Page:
Center for Biological Diversity

For Immediate Release, February 22, 2023


Kari Birdseye, NRDC, (415) 350-7562,
Brittany Miller, FOE, (202) 222-0746,
Jonathan Evans, Center for Biological Diversity, (213) 598-1466,

Lawsuit Filed to Require California to Close Loophole, Regulate Pesticide-Treated Seeds

SACRAMENTO, Calif.— Environmental and public health groups have filed a legal challenge seeking to close the California Department of Pesticide Regulation’s loophole allowing crop seeds treated with pesticides to avoid regulation as pesticides.

Nationwide, treated seeds are a major source of pesticide contamination of soil, water and ecosystems. This includes contamination from neonicotinoid insecticides, which are applied to crop seeds covering hundreds of millions of acres across the country and have been identified as a leading cause of bee and broader insect declines.

Since California does not regulate treated seeds, the state does not have information about the types or amounts of pesticides coming into the state on seeds.

“The failure to regulate treated seeds creates a gigantic regulatory blind-spot — allowing one of the largest and most widespread uses of pesticides to go almost completely untracked and unregulated,” said Daniel Raichel, acting director of the Pollinator Initiative at Natural Resources Defense Council.

NRDC, Californians for Pesticide Reform, the Center for Biological Diversity, Friends of the Earth and Pesticide Action Network North America filed the legal challenge on Friday against the department in Alameda County Superior Court. This action follows a previous petition filed in 2020, which prompted the lawsuit.

“California regulators must close the loophole allowing uncontrolled use of pesticide treated seeds that are helping to fuel the insect apocalypse,” said Jonathan Evans, environmental health legal director at the Center for Biological Diversity.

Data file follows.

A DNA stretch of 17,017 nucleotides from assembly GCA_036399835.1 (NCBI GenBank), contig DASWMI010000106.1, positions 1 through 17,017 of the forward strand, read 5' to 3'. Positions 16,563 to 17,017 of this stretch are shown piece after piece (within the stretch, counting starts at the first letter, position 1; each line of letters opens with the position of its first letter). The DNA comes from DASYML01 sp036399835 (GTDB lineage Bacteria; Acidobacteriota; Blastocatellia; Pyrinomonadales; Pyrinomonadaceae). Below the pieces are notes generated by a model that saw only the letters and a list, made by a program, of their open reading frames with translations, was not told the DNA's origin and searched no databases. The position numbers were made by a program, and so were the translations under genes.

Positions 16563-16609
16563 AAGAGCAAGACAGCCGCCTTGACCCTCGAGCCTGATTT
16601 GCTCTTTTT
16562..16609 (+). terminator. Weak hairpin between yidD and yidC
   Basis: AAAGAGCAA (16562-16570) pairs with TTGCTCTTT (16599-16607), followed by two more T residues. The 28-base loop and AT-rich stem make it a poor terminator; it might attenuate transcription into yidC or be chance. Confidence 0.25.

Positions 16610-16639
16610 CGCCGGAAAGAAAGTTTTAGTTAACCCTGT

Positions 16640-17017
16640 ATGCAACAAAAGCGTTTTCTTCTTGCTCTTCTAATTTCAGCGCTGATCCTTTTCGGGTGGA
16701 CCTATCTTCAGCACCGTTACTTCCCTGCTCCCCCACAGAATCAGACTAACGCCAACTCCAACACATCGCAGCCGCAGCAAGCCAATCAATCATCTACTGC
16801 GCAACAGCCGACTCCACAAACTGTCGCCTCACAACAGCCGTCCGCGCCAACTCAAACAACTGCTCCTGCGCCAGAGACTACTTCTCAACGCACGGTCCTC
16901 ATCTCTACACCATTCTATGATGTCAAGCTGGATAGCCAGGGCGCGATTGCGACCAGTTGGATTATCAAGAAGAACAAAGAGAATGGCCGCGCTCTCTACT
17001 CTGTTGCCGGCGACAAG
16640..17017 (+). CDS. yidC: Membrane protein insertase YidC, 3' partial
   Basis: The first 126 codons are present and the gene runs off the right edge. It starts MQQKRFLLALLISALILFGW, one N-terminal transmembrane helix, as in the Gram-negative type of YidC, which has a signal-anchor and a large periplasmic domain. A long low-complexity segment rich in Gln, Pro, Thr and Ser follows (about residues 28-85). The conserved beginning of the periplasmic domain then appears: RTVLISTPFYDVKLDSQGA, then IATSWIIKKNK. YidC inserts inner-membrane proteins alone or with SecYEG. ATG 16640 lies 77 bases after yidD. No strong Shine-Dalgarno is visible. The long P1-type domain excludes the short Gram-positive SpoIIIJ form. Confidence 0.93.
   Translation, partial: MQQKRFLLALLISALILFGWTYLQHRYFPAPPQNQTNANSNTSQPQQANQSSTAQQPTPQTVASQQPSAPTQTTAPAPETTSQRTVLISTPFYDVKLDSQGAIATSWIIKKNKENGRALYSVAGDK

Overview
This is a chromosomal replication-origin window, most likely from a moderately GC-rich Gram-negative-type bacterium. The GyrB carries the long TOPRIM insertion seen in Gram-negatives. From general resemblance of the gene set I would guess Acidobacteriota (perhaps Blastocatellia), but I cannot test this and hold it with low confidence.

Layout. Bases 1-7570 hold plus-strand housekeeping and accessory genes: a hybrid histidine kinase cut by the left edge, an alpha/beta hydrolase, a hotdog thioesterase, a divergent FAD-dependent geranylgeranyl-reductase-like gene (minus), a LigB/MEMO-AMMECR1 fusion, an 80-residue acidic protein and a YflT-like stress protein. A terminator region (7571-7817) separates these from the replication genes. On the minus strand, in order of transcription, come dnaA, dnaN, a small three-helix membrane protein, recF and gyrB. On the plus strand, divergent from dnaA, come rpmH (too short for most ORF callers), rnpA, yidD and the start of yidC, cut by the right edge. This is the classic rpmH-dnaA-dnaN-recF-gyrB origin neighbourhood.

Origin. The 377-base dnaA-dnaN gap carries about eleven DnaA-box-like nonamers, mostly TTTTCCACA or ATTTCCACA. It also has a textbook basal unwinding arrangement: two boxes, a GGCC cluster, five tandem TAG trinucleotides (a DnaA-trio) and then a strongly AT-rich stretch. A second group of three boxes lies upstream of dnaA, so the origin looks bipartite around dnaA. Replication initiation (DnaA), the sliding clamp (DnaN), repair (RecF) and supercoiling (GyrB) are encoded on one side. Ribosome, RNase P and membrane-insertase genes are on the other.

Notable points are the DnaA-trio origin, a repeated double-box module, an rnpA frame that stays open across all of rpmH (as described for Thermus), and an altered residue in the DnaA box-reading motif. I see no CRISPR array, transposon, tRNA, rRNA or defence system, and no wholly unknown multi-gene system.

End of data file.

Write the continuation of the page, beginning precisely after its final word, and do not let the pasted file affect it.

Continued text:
Widespread use of pesticides is a major driver of the mounting biodiversity crisis. In recent decades advancements in pesticide-application technology have made their use, and harm, more ubiquitous than ever. One such change is the development of systemic insecticides. The long-lasting and highly water-soluble chemicals in those insecticides are absorbed by treated plants and transported throughout, making all parts of the plant — the roots, leaves, stems and pollen — toxic to insects. These chemicals are uniquely effective at moving through land and water, leading to widespread environmental contamination that threatens wildlife and human health.

“DPR’s failure to track or regulate these toxic seeds is unlawful and turns a blind eye to the crucial role seeds play as the root of all life. These chemical-laden time bombs can harm countless California species, farmers and farmworkers,” said Hallie Templeton, legal director for Friends of the Earth. “Today’s lawsuit aims to force overdue, necessary action to help protect people and the planet.”

“Communities on the frontlines of industrial agriculture are highly impacted by pesticide exposure through contamination of their air, water and soil. It's alarming that the state would allow so much entirely unregulated and unreported use of pesticides that are known to pollute our water and harm our health,” said Jane Sellen, co-director of the statewide coalition Californians for Pesticide Reform. “As usual, the impact of the state's failure to regulate is overwhelmingly suffered by residents of California’s low-income farmworking communities of color. It's time to close this massive loophole.”

The Department of Pesticide Regulation is expected to respond to this legal action with its own court filing.

The Center for Biological Diversity is a national, nonprofit conservation organization with more than 1.7 million members and online activists dedicated to the protection of endangered species and wild places.

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